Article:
until the first warm day of spring.
"Gentlemen, I feel.,that this is big
league stuff," he said, when il
stepped to the platform to make his
talk. "I amn quite a young mnan, and
only hope that with sufficient experi
ence, I will be able to think as intel
ligently, as fundamentally, and ex
pIress mly thotughts as successfully a,.
George Graham does.
'There are four family factors
which have a very important bearing
upon every sale. Father thinks in
terms of economy--the payroll; ths
inventory. Mother thinks in terms:
of success, for her children, their op
portunities. Daughter thinks in
terms of social prestige, the possi
bility of a happy marriage. The boy
thinks in terms of life, travel, speed,
getup and go.
"Now what is advertising? I asked
Roy Pellitier of Detroit the other
day to define it for me. This was a
few days before the signing of ihei
armistice. He said, 'advertising wa:
a custom practiced extensively before
the war, but now obselete.'
AiDVEITSISING ('AlRIERI)
ALL, THRIOUGH LI,'E
"What is advertising? Is it a letter
head, a blotter, a paper-weight, a
campaign in a newspaper? Or is it
the good things per.ple say about us?
I will tell you; it is all these, and a
thousand more. Advertising begins
when the child first cries its wants
to its mother, and it continues all
through life and does not end until
it reaches the point of the epitaph
on the headstone. Advertising i.
found in the bright plumage of birds,
in the pong of the meadow-lark, cir
cularizing the territory for its pro
spective mate. Advertising is ex
pressed in the spirit of accomimoda
tion in the voice of your telephone
operator. Advertising tells you when
to get a haircut and a shave, and
what kind of a necktie not to wear,
and it tells your salesman how to
make the customer put his name on
the dotted line.
"Now I am going to make some
comments upon some thoughts that i
have had in relation to what seem to
be the three most important things.
First we must have work or labor
that is pleasant for us to do. Second
ly. we must know how to do that
work well, to enjoy it. Therefore, we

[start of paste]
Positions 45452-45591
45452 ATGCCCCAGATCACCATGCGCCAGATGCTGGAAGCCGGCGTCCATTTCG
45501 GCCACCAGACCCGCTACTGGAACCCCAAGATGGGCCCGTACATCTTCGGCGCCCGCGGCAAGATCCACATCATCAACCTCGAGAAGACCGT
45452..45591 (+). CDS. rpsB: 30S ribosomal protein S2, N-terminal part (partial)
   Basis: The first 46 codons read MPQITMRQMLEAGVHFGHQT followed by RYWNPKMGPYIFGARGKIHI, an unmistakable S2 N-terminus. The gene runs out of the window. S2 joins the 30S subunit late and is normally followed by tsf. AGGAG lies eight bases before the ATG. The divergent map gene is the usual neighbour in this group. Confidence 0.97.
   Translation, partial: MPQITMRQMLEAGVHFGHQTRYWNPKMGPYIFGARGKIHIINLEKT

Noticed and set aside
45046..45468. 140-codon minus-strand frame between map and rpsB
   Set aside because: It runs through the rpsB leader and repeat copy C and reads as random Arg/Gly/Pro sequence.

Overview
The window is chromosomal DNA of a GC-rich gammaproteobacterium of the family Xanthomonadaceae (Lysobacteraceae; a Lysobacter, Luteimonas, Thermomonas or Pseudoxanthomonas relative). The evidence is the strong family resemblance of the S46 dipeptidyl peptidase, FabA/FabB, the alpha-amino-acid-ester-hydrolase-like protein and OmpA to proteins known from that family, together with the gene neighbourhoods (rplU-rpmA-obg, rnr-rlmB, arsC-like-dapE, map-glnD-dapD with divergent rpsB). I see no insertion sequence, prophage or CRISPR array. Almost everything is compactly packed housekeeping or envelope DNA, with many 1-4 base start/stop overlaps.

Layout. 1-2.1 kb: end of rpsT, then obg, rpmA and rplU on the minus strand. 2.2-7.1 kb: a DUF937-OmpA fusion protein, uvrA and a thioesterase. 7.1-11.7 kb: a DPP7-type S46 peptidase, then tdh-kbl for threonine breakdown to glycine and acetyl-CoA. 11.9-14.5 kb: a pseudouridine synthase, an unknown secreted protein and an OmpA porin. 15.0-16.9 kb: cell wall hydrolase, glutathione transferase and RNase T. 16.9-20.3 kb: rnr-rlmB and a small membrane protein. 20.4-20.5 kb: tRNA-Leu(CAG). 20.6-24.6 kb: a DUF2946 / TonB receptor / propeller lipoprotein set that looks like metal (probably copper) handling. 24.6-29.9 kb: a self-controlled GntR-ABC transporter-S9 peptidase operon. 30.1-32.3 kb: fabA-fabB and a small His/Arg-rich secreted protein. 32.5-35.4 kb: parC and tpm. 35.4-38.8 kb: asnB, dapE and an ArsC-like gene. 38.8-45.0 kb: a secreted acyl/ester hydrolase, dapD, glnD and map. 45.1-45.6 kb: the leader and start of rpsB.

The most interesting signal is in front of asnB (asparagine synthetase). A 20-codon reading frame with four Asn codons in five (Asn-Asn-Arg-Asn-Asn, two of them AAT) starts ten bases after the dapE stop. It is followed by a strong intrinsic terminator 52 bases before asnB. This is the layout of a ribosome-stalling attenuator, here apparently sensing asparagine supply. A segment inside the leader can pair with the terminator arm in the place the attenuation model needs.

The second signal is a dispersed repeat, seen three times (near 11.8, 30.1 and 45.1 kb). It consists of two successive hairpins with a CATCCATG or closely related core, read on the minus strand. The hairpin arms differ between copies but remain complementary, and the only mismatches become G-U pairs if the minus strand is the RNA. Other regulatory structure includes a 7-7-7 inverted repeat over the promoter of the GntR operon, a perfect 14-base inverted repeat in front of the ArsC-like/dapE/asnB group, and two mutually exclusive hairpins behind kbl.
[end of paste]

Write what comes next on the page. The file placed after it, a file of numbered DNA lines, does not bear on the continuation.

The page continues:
must have education in doing that
work well. Thirdly, when the work
is completed we must transport it.
from the point at which it was pro
duced to some point at which there
is a market.
"We are doing work that is pleas
ant for us to do. Let's seiý how we
can increase the product of that la
bor. Let's see what method we casn
discover to educate the men to do
with greater pleasure, and greater ef.
liciency. Now, let's sell ourselces on
our own business, which is the great
est business in the world, that of
transportation.
IROMANCE IS FOUND
IN TRUI'('K . SINESS.
"A man is either proud or he is not
proud of the work of his hands and
brain. We must inspire in men the
desire to do something a little bet
ter each time.
"Now we are in the business ot
'transportation. Transportation begin,
when the child starts to crawl acrose
the floor. The horse gave civilization
its next great impetus. then the sail
boat, the locomotive and the train of
cars and now the truck and the air
plane. There is just as much ro
mance in the truck business, there is
just as much romance in the child
crawling across the floor, as there is
in anything you can possibly think of
in life. It is perfectly human; peo,
ple love to m:grate, to travel. They
love to carry goods to market. One
of the most intertsting things that
can happen in a Iman's life is when he
goes to market with his goods.
"There are a great many peopl
in this world who feel that a great
deal of money has been made in the
automobile industry, and that at
some time or another, a point will be
reached, when everyone has a car and
none ever wears out. Because, if you
are a married man, and you are dom.
inated by some woman, as every nor
mal, n.an is, you will find that jusi
as, long a: a neighbor drives by your
window with a car, and there is one
woman and a child left at home with
out an automobile; there is still one